clock menu more-arrow no yes mobile

Filed under:

Oliver Perez Inserted Neatly Into Side Of Pile

The Seattle Mariners didn't have a response when the Los Angeles Angels signed Albert Pujols. The Seattle Mariners didn't have a response when the Los Angeles Angels signed C.J. Wilson, which happened within like ten minutes of the Pujols thing. The Seattle Mariners didn't have a response when the Texas Rangers won the right to negotiate with Yu Darvish. But Wednesday afternoon, the Texas Rangers finally got Yu Darvish signed. And the Seattle Mariners had a response.

Greg Johns:

Mariners sign former Mets starter Oliver Perez, 30, to Minor League deal w/camp invite. On comeback from AA ball last year.

I'm going to be honest with you - it's a little daunting to try to tackle the whole Oliver Perez thing, given his background with the Mets. Mets fans have a lot of opinions about Oliver Perez. They know more about Oliver Perez than I do. But I'll do the best that I can.

Oliver Perez is bad. If he's not bad, he has most certainly been bad recently. The 30-year-old southpaw had some success out of the bullpen during winter ball, but he spent last season in double-A and struck out 58 batters in 75.2 innings. With the Mets between 2009-2010, he posted a 6.81 ERA with more walks than strikeouts. Also Perez's velocity has declined to the point where one report last summer said his fastball was topping out in the mid-80s. Something you want to have topping out in the mid-80s is the temperature. Something you do not want to have topping out in the mid-80s is the velocity of a pitcher's fastball when his fastball used to be faster.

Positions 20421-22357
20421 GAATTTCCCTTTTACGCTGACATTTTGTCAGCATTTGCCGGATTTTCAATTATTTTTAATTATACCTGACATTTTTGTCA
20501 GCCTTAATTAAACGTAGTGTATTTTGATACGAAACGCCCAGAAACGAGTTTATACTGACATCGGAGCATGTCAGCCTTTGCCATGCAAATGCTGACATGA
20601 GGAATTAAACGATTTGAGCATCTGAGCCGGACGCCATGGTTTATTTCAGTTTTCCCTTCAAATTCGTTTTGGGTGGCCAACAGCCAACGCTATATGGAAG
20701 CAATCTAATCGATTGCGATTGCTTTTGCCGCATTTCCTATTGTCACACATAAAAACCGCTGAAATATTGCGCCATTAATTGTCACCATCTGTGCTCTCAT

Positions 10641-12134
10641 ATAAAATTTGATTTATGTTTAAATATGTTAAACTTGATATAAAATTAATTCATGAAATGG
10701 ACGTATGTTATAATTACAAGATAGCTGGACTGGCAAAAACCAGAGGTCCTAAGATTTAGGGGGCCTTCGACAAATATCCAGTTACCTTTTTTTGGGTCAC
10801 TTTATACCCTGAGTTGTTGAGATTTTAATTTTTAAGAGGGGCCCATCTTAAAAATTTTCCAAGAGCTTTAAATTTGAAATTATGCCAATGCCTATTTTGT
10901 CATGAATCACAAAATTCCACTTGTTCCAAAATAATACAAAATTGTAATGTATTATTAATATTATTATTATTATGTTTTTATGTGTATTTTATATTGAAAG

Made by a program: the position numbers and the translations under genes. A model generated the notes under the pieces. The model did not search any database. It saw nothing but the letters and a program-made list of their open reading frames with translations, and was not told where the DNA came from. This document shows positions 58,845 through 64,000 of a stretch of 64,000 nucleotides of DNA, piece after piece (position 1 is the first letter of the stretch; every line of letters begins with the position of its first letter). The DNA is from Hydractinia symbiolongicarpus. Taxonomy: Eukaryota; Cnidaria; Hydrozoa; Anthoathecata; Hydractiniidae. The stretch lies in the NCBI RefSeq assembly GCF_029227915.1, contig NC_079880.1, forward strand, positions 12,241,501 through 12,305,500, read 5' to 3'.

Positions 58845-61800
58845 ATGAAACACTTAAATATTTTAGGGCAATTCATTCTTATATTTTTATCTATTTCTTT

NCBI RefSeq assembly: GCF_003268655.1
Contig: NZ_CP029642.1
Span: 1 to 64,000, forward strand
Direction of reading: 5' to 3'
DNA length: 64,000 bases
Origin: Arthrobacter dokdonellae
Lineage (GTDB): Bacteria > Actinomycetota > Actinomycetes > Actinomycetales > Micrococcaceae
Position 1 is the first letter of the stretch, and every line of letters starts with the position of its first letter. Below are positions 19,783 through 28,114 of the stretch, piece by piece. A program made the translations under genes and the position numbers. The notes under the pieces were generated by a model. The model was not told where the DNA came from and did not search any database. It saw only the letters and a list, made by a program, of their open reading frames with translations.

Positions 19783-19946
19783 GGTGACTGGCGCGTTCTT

What gets you about Oliver Perez is that he didn't used to be bad. He was good enough in 2008, for example, for the Mets to sign him to a big contract. He was at his best much earlier in his career. Between 2002-2004, with the Padres and Pirates, Perez struck out 10.3 batters per nine innings as a starting pitcher. He posted baseball's third-best strikeout rate in 2004 at the age of 22. Oliver Perez was going to be something. He was traded with Jason Bay for Brian Giles. When Brian Giles was amazing.

Oliver Perez became something, all right. He became Oliver Perez as people currently know him, instead of something much better than that. Many veterans who sign minor league contracts with spring training invites have discouraging stories to tell, and Perez is no different. Perez is another guy inking a minor league contract who, years ago, you never would've thought would have to accept a minor league contract a few years down the road.

Chances of making the team? Oliver Perez doesn't have a chance of making the team. Not out of camp, unless something terrible happens, or unless Perez was throwing 95 in winter ball and I just have no idea. A lot of times, teams will invite extra catchers to spring training because they need bodies to catch all the pitchers they've collected. What this move tells me more than anything else is that the Mariners overbooked on catchers.